Being thankful is a central ideal of our culture. We write thank you notes for gifts. Children are taught to mind their P’s and Q’s. Even an entire holiday exists during which we gather to remember and share our good fortune.
It is also a recurring theme throughout the Bible, and today, we will reflect on thankfulness and the meaning of 1 Thessalonians 5:18.
The Context of 1 Thessalonians 5:18
Before we can look at the 1 Thessalonians 5:18 meaning we need to look at the context. This will help us better understand how it applies to our lives today.
We first read of the church in Thessalonica in Acts 17, during Paul’s second missionary journey. He would make regular visits to this church, holding it in high regard for its reputation among other congregations (1 Thessalonians 1:7).
From the beginning, it suffered persecution (1 Thes. 1:16, 2:14, and 2 Thes. 1:4). In light of this, and to answer questions they faced regarding death, Paul wrote to restore their hope. He fanned their faith, urging them to live lives marked by holiness. This is the letter of a pastor to a young congregation plagued by trial.
The Meaning of 1 Thessalonians 5:18
Our verse today is the second half of a statement found in 1 Thessalonians 5. Taken all together, it reads, “Rejoice always, pray continually, give thanks in all circumstances; for this is God’s will for you in Christ Jesus.”
“Rejoice always” is a verb-adverb combination. “Rejoice” directs the reader to take delight in God, and “always” indicates that we are to exist in this state at all times. “Pray continually” is also a verb-adverb statement. As prayer is an act of aligning our perspective with God’s, these words remind us to seek his will without ceasing. Paul is not instructing believers to spend their waking hours making requests to God. Instead, they are to abide in his presence. These verses describe characteristics, not define tasks to accomplish.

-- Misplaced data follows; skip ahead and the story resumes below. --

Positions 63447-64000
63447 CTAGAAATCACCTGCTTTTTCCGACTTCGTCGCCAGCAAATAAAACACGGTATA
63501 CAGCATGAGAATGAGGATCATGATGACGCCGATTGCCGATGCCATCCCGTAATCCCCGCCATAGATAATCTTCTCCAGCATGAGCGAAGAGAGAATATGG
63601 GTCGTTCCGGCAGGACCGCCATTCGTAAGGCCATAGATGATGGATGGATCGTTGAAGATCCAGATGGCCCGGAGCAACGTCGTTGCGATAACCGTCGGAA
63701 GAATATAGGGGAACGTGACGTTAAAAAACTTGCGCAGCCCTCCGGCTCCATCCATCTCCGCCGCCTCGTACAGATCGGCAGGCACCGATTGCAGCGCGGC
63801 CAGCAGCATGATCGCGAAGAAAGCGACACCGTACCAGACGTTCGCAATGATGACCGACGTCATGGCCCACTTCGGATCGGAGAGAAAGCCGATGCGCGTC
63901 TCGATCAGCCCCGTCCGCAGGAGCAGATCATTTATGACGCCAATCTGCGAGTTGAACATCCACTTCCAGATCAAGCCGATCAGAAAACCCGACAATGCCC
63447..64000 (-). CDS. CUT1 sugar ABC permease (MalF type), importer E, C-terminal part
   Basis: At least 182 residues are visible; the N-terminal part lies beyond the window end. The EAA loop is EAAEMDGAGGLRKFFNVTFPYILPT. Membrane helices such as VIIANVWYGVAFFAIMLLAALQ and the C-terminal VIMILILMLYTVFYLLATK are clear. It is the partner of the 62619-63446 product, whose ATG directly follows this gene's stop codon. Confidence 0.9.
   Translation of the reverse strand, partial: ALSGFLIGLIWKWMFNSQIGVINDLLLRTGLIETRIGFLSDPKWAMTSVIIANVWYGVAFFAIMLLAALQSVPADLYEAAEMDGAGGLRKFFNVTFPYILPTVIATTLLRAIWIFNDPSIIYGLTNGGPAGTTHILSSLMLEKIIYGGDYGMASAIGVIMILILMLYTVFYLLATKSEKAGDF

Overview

Finally, he writes, “in everything give thanks.” “Everything” is a translation of the word “panti.” Its root is related to the word from which we derive words pandemic or pandamonium—essentially meaning “all.” Therefore, thankfulness ought not to be situational; it ought to be a lifestyle.
Paul continues with, “for this is God’s will for you in Christ Jesus.” This is not an instruction, but a description. God desired the Thessalonians, and us as well, to be transformed. He is to be our delight. We are to be aligned with him, embodying thankfulness. It ought a characteristic of our faith, not an exercise. This is God’s will for us, not a commandment, but his ardent desire.
When 1 Thessalonians 5:18 is viewed in light of the trials the recipients faced, its words take on a deeper meaning. Paul is breathing hope into their situation. He paints a picture of life, not filled with fear and doubt but transformed by thanksgiving. God longs to lift their spirits with the joy that is found only in him. This is the promise Paul makes to the Thessalonicans and to us today.
How 1 Thessalonians 5:18 Applies to Your Life
Years ago, I read the book, The Hiding Place by Corrie Ten Boom. It is her firsthand account of her family’s efforts to aid Jewish men and women fleeing the Netherlands during WWII. After years of work, Corrie and her sister were discovered and sent to a concentration camp.
In the camp, they shared their faith and secretly held worship services in the dorms. As part of their daily prayer time, the sisters gave thanks. One day, her sister presses her to give thanks for all things, even the fleas that had infested their cots. She does so begrudgingly. Later, she learns that their worship services went undetected because the Nazi guards refused to enter the dorms—they were afraid to catch fleas.
This story comes to my mind whenever I read 1 Thessalonians 5:18. Thankfulness is a journey, not a destination. We do not wake up aware of the goodness that surrounds us. Like the Ten Boom sisters, we must learn to see it.
When we wake, we must give thanks. As we eat, we must remember the good. Wherever we are and whatever we are doing, we must view the world through lenses tinted by gratefulness. It is by developing this habit that we can see God, not merely in the moments of his favor, but in the minutiae—in the space between the blessings.
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